Bear Creek Youth Lacrosse is dedicated to the development of lacrosse in the Southwest Metro, Bear Creek, Green Mountain, and Lakewood area by providing boys the opportunity to learn and play the game in a fun and challenging atmosphere.
Lacrosse, the fastest-growing team sport in the country, combines some of the best aspects of other sports into one sport, allowing players of all sizes and skill sets the ability to contribute.
The fundamental concepts of men's and women's lacrosse are the same - players try to score goals by using a stick, which features a plastic or wooden head with netting at the end, to shoot a ball into the goal. The are various rule differences between men's and women's lacrosse which makes each game unique.
Learn more about the fastest game on two feet by exploring our web site. The following video, This is Lacrosse, gives a quick overview of lacrosse (please note that this video was originally produced by US Lacrosse in 2004 and some rule changes have taken place since its production and US Lacrosse membership has grown to more than 400,000 members):
US Lacrosse Youth Rules & Best Practices Guidebook
US Lacrosse has a wonderful pamphlet for parents and new players. You can download the Boys Youth Rules & Best Practices for (Click here boys) (Click here for girls) or by going to our documents tab.
With a history that spans centuries, lacrosse is the oldest sport in North America. Rooted in Native American religion, lacrosse was often played to resolve conflicts, heal the sick, and develop strong, virile men. To Native Americans, lacrosse is still referred to as "The Creator's Game."
Ironically, lacrosse also served as a preparation for war. Legend tells of as many as 1,000 players per side, from the same or different tribes, who took turns engaging in a violent contest. Contestants played on a field from one to 15 miles in length, and games sometimes lasted for days. Some tribes used a single pole, tree or rock for a goal, while other tribes had two goalposts through which the ball had to pass. Balls were made out of wood, deerskin, baked clay or stone.
The evolution of the Native American game into modern lacrosse began in 1636 when Jean de Brebeuf, a Jesuit missionary, documented a Huron contest in what is now southeast Ontario, Canada. At that time, some type of lacrosse was played by at least 48 Native American tribes scattered throughout what is now southern Canada and all parts of the United States. French pioneers began playing the game avidly in the 1800s. Canadian dentist W. George Beers standardized the game in 1867 with the adoption of set field dimensions, limits to the number of players per team and other basic rules.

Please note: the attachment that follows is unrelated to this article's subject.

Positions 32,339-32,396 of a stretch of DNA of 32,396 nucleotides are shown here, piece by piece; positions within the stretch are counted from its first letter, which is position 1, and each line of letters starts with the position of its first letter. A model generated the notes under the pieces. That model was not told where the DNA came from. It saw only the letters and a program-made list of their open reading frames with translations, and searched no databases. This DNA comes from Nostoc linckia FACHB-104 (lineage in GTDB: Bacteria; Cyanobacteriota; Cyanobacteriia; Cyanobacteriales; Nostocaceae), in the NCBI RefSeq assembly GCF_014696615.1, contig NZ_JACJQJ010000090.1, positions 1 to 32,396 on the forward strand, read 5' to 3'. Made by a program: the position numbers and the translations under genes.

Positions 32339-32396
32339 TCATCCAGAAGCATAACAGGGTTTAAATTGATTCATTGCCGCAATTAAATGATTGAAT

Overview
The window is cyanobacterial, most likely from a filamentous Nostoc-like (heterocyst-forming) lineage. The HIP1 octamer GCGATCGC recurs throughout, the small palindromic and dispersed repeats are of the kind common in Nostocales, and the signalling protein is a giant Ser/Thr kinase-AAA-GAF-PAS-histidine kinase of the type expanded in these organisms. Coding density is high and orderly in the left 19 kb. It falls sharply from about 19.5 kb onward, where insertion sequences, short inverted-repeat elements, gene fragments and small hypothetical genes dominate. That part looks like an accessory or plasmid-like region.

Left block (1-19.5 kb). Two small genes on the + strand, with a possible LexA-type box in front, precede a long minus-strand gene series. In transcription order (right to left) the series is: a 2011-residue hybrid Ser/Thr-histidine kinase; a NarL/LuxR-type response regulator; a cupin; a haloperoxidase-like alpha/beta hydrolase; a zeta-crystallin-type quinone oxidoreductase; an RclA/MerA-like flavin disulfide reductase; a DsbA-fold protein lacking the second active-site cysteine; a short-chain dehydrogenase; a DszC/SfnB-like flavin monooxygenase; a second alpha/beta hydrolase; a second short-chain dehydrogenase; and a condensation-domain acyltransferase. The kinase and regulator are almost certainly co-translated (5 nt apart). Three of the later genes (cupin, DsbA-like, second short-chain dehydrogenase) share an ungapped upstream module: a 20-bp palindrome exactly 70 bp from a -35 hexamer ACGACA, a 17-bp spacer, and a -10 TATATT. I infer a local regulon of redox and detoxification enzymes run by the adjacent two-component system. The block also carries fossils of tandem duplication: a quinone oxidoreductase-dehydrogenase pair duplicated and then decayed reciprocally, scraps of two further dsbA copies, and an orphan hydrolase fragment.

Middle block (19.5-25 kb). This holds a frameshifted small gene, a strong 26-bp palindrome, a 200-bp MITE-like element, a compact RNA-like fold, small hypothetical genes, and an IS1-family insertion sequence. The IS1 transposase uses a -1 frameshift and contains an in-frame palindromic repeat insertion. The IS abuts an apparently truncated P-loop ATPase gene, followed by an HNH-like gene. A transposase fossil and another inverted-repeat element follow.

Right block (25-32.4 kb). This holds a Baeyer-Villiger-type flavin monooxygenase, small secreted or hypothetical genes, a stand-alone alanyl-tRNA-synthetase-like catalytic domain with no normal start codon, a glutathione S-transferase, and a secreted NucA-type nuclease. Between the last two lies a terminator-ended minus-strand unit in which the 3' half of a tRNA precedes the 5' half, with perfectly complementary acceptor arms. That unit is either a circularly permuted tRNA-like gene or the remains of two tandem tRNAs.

New York University fielded the nation's first college team in 1877, and Philips Academy, Andover (Massachusetts), Philips Exeter Academy (New Hampshire) and the Lawrenceville School (New Jersey) were the nation's first high school teams in 1882. There are 400 college and 1,200 high school men's lacrosse teams from coast to coast.
The first women's lacrosse game was played in 1890 at the St. Leonard's School in Scotland. Although an attempt was made to start women's lacrosse at Sweet Briar College in Virginia in 1914, it was not until 1926 that Miss Rosabelle Sinclair established the first women's lacrosse team in the United States at the Bryn Mawr School in Baltimore, Maryland.
Men's and women's lacrosse were played under virtually the same rules, with no protective equipment, until the mid-1930s. At that time, men's lacrosse began evolving dramatically, while women's lacrosse continued to remain true to the game's original rules. Men's and women's lacrosse remain derivations of the same game today, but are played under different rules. Women's rules limit stick contact, prohibit body contact and, therefore, require little protective equipment. Men's lacrosse rules allow some degree of stick and body contact, although violence is neither condoned nor allowed.
Field lacrosse is sometimes perceived to be a violent and dangerous game, however, injury statistics prove otherwise. While serious injuries can and do occur in lacrosse, the game has evolved with an emphasis on safety, and the rate of injury is comparatively low. Ensuring the safety of participants is a major focus for US Lacrosse and its Sports Science and Safety Committee, which researches injury data in the sport and makes recommendations to make the game as safe as practicable